There’s a tendency in the Conservative Party to hark back to the ‘good old days’, to suggest that education has lost something in recent decades as trendy teaching methods have replaced the traditional, that a certain amount of learning by rote can be a useful academic exercise and develop concentration. As a former teacher, I think that’s an over-simplistic approach which has the occasional grain of truth. Different children learn in different ways. The modern approach encourages children to develop skills of problem-solving, which in some ways offers a significant advantage. But it also risks leaving other children behind. Depending on the subject, or even the topic, factual learning is vital.

When I learned Spanish at school, there was an emphasis on vocabulary and verbs. If you don’t learn the words you need to know, or learn patterns of regular and irregular verbs, you won’t be able to speak the language. As teaching of modern foreign languages has lessened its emphasis on such learning, I’ve noticed a decline in the ability of students to speak correctly in the target language. Recently, on one of the Spanish islands, I was discussing an image with a graphic designer. He made a change which I hadn’t requested, and it didn’t look right. “No, the one you had before”, I said. He undid the change, then said “When English people speak Spanish they always get the verbs mixed up. But you use them perfectly”. In Spanish (as in English) there are many past tenses. All I’d done was choose the correct one. Learn a couple of phrases which use the tenses correctly, drop them into an exam – and hey presto, you’ve fooled an examiner into believing that you know the tense. Great for picking up a decent exam grade, but unhelpful for actually using the language.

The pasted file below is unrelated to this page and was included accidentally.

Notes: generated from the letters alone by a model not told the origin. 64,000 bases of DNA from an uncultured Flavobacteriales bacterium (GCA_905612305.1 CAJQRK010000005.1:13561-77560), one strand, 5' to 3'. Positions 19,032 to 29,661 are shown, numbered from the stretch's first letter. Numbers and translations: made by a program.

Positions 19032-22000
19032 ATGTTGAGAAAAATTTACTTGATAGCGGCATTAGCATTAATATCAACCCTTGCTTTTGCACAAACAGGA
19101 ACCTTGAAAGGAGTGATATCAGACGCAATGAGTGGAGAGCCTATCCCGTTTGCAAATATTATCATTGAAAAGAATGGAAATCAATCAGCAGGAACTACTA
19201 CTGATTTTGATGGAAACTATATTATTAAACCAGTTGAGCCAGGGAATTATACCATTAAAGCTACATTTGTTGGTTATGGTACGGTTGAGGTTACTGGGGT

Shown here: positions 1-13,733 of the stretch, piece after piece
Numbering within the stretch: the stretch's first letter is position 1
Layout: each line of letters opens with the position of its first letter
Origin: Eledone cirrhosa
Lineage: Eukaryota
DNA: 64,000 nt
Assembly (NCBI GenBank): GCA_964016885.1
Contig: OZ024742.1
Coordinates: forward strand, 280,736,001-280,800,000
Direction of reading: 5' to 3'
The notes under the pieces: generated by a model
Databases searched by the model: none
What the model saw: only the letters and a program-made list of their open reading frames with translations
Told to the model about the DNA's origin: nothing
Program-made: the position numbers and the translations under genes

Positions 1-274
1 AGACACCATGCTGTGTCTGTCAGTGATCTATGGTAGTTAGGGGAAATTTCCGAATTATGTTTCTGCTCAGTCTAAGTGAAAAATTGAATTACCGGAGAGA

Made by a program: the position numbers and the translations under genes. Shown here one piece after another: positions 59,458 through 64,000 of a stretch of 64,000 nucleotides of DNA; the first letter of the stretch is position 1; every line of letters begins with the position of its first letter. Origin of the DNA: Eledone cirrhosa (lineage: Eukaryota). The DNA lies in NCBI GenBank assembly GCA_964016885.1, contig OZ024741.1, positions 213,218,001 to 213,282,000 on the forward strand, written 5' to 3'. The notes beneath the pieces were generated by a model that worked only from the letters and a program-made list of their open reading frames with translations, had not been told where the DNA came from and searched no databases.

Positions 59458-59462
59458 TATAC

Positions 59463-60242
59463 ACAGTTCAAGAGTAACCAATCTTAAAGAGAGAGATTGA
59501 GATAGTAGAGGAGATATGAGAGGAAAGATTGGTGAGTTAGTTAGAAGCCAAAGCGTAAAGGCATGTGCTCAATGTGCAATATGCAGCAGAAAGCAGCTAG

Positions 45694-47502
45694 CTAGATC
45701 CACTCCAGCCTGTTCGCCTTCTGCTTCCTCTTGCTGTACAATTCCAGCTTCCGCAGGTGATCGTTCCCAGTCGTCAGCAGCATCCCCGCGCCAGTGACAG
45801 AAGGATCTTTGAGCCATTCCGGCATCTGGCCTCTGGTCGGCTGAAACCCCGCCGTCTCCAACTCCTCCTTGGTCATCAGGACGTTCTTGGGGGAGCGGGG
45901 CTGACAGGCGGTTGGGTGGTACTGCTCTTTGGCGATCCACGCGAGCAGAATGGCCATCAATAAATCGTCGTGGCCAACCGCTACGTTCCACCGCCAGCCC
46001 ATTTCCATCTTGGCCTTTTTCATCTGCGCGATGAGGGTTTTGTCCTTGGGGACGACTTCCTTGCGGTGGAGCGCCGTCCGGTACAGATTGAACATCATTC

Here’s the point: factual learning should never be done for the sake of it, harking back to some halcyon days that probably never even existed in the first place. When there’s a genuine educational need, that’s a different matter altogether. There is such a need for learning times tables, but I haven’t heard it come from Nicky Morgan’s mouth.

When I was teaching Mathematics, I always found it far easier to teach a range of topics, from algebra to geometry, from trigonometry to Pythagoras, to those who already had a basic arithmetic knowledge. The difference became more striking to me when teaching older children; at age 15 or 16 it became more important than at age 11. Questions might require, say, five steps of working out. At different stages, there will be a need to perform a simple arithmetic calculation. Those who did not know the answer would either have to work it out, or (if a calculator was allowed on that examination paper) input the numbers into a calculator. The thought process was broken; in having to take time to deal with basic arithmetic they would forget some of the detail of the question. From there, mistakes would creep in. The student who knew their times tables (and was proficient in adding and subtracting quickly) was in a position to continue and solve the problem uninterrupted. Those who possessed basic arithmetic proficiency would consistently outperform those who did not. If we want to improve mathematical standards in our secondary schools, then it is important to make sure that we first improve standards of numeracy in our primary schools.

To take a more advanced example, as a personal point of professional awareness whilst teaching I made sure that I knew all of my square numbers up to 50 x 50. If you know that 10 x 10 = 100, then 11 x 9 is one less than 100, which is 99. Know that 12 x 12 = 144? Then it follows that 13 x 11 = 143. Using that simple trick, and because I knew 23 x 23, I could work out instantly that 24 x 22 = 528. After learning a few more similar tricks, two-digit multiplications became very easy for me – though no doubt politics has dulled some of my sharpness by now.